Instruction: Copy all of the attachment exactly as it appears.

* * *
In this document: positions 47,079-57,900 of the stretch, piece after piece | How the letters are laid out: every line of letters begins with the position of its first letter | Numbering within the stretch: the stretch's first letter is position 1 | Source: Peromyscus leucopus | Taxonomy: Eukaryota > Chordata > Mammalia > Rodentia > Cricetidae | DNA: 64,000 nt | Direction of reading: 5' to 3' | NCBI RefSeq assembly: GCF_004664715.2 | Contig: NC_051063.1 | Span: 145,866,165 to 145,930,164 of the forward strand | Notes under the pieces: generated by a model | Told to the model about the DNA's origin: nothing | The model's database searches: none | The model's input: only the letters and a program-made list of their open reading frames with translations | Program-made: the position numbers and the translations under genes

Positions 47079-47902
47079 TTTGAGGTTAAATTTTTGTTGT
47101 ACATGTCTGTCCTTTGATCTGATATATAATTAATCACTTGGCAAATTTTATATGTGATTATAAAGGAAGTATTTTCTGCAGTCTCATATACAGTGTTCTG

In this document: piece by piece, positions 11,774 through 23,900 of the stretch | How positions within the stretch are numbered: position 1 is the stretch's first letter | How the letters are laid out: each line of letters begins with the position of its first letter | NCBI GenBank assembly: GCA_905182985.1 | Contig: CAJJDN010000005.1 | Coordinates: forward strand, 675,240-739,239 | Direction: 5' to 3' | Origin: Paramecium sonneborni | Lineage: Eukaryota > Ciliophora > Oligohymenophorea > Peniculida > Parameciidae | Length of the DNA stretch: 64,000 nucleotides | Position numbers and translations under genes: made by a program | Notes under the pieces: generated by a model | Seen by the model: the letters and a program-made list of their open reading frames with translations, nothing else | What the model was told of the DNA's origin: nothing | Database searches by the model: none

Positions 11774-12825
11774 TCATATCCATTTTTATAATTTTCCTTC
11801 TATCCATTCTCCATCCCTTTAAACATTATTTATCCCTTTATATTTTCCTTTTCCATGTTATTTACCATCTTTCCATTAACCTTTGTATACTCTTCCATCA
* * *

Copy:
In this document: positions 47,079-57,900 of the stretch, piece after piece | How the letters are laid out: every line of letters begins with the position of its first letter | Numbering within the stretch: the stretch's first letter is position 1 | Source: Peromyscus leucopus | Taxonomy: Eukaryota > Chordata > Mammalia > Rodentia > Cricetidae | DNA: 64,000 nt | Direction of reading: 5' to 3' | NCBI RefSeq assembly: GCF_004664715.2 | Contig: NC_051063.1 | Span: 145,866,165 to 145,930,164 of the forward strand | Notes under the pieces: generated by a model | Told to the model about the DNA's origin: nothing | The model's database searches: none | The model's input: only the letters and a program-made list of their open reading frames with translations | Program-made: the position numbers and the translations under genes

Positions 47079-47902
47079 TTTGAGGTTAAATTTTTGTTGT
47101 ACATGTCTGTCCTTTGATCTGATATATAATTAATCACTTGGCAAATTTTATATGTGATTATAAAGGAAGTATTTTCTGCAGTCTCATATACAGTGTTCTG

In this document: piece by piece, positions 11,774 through 23,900 of the stretch | How positions within the stretch are numbered: position 1 is the stretch's first letter | How the letters are laid out: each line of letters begins with the position of its first letter | NCBI GenBank assembly: GCA_905182985.1 | Contig: CAJJDN010000005.1 | Coordinates: forward strand, 675,240-739,239 | Direction: 5' to 3' | Origin: Paramecium sonneborni | Lineage: Eukaryota > Ciliophora > Oligohymenophorea > Peniculida > Parameciidae | Length of the DNA stretch: 64,000 nucleotides | Position numbers and translations under genes: made by a program | Notes under the pieces: generated by a model | Seen by the model: the letters and a program-made list of their open reading frames with translations, nothing else | What the model was told of the DNA's origin: nothing | Database searches by the model: none

Positions 11774-12825
11774 TCATATCCATTTTTATAATTTTCCTTC
11801 TATCCATTCTCCATCCCTTTAAACATTATTTATCCCTTTATATTTTCCTTTTCCATGTTATTTACCATCTTTCCATTAACCTTTGTATACTCTTCCATCA